#BBCtrending: 'I'm single because of the bus'
- 9 July 2014
A student has sparked a trend calling for better access to public transport for people with disabilities in Italy. He - and many others - are using the hashtag #VorreiPrendereilTreno, or "I Would Like to Take the Train".
Italians across the country are sharing photos of themselves holding signs saying, "I Would Like to Take the Train". These include people with disabilities and without.
"This is not my battle, but a battle for everyone," 22-year-old student Iacopo Melio told BBC Trending. Melio, who lives near Florence, started the trend a little over two weeks ago when he happened to see a tweet from Italy's former Education Minister Maria Chiara Carrozza.
In that tweet Carrozza wrote about the "magnificent" early morning train she was on, together with the hashtag #ITakeTheTrain. Melio replied, explaining how difficult it is for people with disabilities to take the train, because so few are accessible. He included the hashtag #VorreiPrendereilTreno, which translates as "I Would Like to Take the Train". It's been used almost 5,000 times since.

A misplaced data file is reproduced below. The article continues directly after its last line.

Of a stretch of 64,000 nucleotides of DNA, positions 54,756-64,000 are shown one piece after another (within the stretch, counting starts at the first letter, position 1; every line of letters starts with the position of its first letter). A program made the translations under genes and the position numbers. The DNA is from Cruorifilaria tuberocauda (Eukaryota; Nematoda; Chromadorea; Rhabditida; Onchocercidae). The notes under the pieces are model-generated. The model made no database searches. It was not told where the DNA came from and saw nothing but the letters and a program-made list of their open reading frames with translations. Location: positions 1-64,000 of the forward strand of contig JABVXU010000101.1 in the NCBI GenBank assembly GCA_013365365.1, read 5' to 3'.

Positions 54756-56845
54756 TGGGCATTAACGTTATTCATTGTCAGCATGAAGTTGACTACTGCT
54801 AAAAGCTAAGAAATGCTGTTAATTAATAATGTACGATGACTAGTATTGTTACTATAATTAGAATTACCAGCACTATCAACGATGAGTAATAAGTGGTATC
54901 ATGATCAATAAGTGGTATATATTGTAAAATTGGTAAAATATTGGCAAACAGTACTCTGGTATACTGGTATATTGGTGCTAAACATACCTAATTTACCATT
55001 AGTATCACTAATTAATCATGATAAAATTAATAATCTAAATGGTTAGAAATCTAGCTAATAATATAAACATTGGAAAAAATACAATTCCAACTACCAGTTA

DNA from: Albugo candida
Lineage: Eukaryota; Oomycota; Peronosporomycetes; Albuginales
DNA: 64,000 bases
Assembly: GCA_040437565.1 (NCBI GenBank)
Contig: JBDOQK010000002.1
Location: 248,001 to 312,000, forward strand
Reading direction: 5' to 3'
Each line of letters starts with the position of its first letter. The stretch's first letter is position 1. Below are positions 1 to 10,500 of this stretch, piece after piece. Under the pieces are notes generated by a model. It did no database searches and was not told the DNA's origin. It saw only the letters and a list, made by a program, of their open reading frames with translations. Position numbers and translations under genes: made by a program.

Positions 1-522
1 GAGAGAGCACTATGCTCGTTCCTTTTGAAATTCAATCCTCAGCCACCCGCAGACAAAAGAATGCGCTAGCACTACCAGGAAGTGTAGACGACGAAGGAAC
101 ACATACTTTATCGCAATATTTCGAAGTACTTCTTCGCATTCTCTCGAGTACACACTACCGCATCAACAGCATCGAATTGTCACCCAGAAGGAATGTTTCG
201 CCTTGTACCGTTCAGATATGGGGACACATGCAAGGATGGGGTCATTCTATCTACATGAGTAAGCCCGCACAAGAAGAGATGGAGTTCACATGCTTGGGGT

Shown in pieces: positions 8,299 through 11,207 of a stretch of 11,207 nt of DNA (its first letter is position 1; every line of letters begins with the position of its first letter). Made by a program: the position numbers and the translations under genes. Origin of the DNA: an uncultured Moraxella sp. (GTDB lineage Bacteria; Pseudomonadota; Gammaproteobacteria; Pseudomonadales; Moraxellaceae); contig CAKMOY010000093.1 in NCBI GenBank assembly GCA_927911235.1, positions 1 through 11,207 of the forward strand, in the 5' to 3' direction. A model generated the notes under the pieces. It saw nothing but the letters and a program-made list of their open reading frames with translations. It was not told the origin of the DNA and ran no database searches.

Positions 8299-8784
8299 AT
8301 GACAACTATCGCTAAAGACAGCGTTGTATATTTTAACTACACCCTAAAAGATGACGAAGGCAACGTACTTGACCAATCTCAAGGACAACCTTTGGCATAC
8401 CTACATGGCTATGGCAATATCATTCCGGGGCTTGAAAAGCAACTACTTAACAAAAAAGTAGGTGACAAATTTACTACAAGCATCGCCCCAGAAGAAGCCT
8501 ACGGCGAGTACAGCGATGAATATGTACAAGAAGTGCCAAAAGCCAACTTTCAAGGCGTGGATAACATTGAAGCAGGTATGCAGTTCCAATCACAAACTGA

Melio followed this up with a blog post, addressed to politicians, explaining how hard it is for someone in wheelchair - as he is - to take the bus and how this hampers his ability to socialise and live a full life. "I'm single because of the bus," he wrote. "Politicians help me!"
Melio says he needs to call the station a whole day in advance to find out if there will be a train that's accessible to him. Lots of people with disabilities have shared similar stories. And many without disabilities have joined in the discussion. "A world where we can land on the moon, but you're not able to take a train? We are fighting with you," was one of the many supportive tweets.
Melio says he never expected anything like the response he's had, but now he's got people's attention, he wants to keep the pressure on. "It's important that this battle does not end here," he says. "We need concrete results, we need solutions."
Reporting by Cordelia Hebblethwaite
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